The situation is not getting any better. Of the 15 most costly insured natural and man-made catastrophes since 1974, 12 have occurred since 2000 — and 10 of the 15 have involved flooding.
Given the growing uncertainty in weather patterns due to climate change, the problem will likely get worse if corrective action is not taken. The number of people affected by river flooding alone could triple by 2030,predicts the World Resources Institute, a think tank based in Washington, D.C.
The term “resilience” — something of a development “buzzword” in the past few years — is used to describe the capacity of communities to withstand and even thrive through cataclysmic events.
“Communities have flood resilience if their development curve is not being derailed by the flood,” said Linda Freiner, manager of the flood resilience program at the Zurich Insurance Group. “Even if a flood happens they’re not falling back into the poverty trap. They can continue to develop.”
To encourage new ideas and actions in flood risk management, Zurich has teamed up with the Global Resilience Partnership, a public-private initiative spearheaded by the Rockefeller Foundation, the United States Agency for International Development, and Sida, the Swedish development agency. The GRP aims to flip the current aid and development “business as usual” approach on its head, by putting building resilience — rather than traditional response scenarios — front and center.
As part of its investment in a global flood resilience program, which aims to promote innovative solutions to problems facing flood-prone communities in the Sahel, the Horn of Africa, and South and Southeast Asia, the GRP’sWater Window challenge — backed by $10 million in funding from the Z Zurich Foundation — is currently assessing applications from teams of social entrepreneurs, community-based organizations, researchers, academic institutions, and international nonprofit and private sector organizations. A selection of projects will be launched and funded over the next 18 months to demonstrate how taking a resilience approach enables different outcomes to this persistent issue.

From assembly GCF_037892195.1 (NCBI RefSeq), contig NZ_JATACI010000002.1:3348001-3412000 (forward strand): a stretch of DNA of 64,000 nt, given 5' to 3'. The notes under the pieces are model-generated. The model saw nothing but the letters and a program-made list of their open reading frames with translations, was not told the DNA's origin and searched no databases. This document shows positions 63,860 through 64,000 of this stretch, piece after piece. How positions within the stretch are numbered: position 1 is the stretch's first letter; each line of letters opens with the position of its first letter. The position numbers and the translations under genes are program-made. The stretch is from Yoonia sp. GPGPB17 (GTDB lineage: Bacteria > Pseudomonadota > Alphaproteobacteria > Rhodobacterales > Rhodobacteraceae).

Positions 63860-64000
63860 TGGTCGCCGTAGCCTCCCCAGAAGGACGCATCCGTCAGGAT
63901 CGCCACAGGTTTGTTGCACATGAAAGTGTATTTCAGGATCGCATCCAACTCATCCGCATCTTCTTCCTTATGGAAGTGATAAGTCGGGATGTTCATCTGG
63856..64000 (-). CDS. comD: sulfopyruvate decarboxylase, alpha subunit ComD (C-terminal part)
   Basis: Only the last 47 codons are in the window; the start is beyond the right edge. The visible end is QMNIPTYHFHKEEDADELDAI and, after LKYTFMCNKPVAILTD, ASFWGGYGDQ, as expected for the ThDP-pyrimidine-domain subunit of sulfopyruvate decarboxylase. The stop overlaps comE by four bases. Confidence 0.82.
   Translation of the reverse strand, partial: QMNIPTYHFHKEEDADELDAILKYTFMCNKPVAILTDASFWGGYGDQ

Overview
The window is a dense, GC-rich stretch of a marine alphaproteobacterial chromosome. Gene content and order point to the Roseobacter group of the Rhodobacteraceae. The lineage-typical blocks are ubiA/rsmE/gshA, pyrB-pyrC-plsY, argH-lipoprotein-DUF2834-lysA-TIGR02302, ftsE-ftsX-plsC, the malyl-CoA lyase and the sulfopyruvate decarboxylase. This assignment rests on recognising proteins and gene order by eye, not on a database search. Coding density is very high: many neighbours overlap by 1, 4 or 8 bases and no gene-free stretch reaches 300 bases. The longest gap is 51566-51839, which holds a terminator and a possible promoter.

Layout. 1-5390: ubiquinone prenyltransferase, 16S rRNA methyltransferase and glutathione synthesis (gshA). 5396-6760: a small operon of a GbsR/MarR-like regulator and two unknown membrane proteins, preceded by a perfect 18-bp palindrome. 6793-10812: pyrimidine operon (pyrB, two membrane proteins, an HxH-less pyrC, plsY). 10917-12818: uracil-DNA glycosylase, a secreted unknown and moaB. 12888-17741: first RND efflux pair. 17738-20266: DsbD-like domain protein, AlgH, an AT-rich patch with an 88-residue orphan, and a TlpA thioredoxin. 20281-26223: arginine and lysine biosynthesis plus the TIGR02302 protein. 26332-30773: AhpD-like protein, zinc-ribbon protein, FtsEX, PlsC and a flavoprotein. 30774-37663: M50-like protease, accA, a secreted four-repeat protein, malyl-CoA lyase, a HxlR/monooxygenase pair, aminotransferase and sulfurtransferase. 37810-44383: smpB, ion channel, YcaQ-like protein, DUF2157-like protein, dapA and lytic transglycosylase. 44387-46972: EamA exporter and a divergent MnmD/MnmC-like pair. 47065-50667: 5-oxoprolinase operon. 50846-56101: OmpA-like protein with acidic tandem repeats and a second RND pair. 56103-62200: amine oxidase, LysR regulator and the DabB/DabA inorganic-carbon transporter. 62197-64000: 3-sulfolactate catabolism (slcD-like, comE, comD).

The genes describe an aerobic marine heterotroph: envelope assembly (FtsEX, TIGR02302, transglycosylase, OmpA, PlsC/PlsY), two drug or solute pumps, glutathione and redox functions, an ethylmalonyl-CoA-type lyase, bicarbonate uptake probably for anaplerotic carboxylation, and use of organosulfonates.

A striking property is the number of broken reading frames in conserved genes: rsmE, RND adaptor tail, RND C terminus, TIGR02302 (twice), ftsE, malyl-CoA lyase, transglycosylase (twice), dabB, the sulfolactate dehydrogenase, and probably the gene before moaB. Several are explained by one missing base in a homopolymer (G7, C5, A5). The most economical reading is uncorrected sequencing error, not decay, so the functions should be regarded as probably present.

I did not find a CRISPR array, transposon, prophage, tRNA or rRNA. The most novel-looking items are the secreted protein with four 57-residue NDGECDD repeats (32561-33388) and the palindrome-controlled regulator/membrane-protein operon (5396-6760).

In a series of exclusive interviews, Devex asked some of the world’s leading experts on resilience and development what kind of innovation is needed to help build resilience to flooding and contribute to the achievement of the Sustainable Development Goals.
Reshaping the development narrative
A focus on resilience means that many development and humanitarian professionals may need to reevaluate some of their basic assumptions, argued GRP’s Executive Director Luca Alinovi.
“It is important to reshape the development narrative,” he said, adding that actors need to be “more articulated, forward looking and better able to deal with unpredictability.”
This “rubber band” approach is “not interesting” in the climate change era, according to John Matthews, secretariat coordinator at the Alliance for Global Water Adaptation.
If crops and livestock are destroyed, for instance, small farmers have no way to earn a living, noted Freiner.
“Disasters can wipe out all development gains,” said James Dalton, coordinator of global initiatives for the water program at the International Union for the Conservation of Nature, an environmental group based in Switzerland.
“After-event fire brigading” needs to be replaced with “the idea of transformation,” said Carl Folke, science director of the Stockholm Resilience Centre. “How can we use our innovative capital?”
GRP’s Alinovi wants to take it a step further, advocating risk management solutions that “transform vulnerability and risk into opportunities” — for example, by taking advantage of flooding to improve agricultural yields.
The Paris climate change agreement, the SDGs, and the U.N. Sendai Framework for Disaster Risk Reduction, all inked last year, are helping to create a new landscape.
“Resilience is one of the big topics,” said Alinovi. “There are multiple risks and we need multiple solutions.”
Innovation — the ‘missing link’ in resilience
The Water Window Challenge emerged in part from Zurich’s work with communities, research institutions and policymakers, explained Freiner.
“One of the things that we saw that was missing in the flood space was innovation,” she said, adding that it often seemed “very hard for humanitarian organizations to think in new terms about the solutions that these communities need.”
In addition to technological fixes, the experts consulted by Devex stressed the human side of the equation.
“Technology is a reflection of the mindset,” said Folke, adding that if people “collaborate with the planet,” the technology that is developed will reflect that thinking.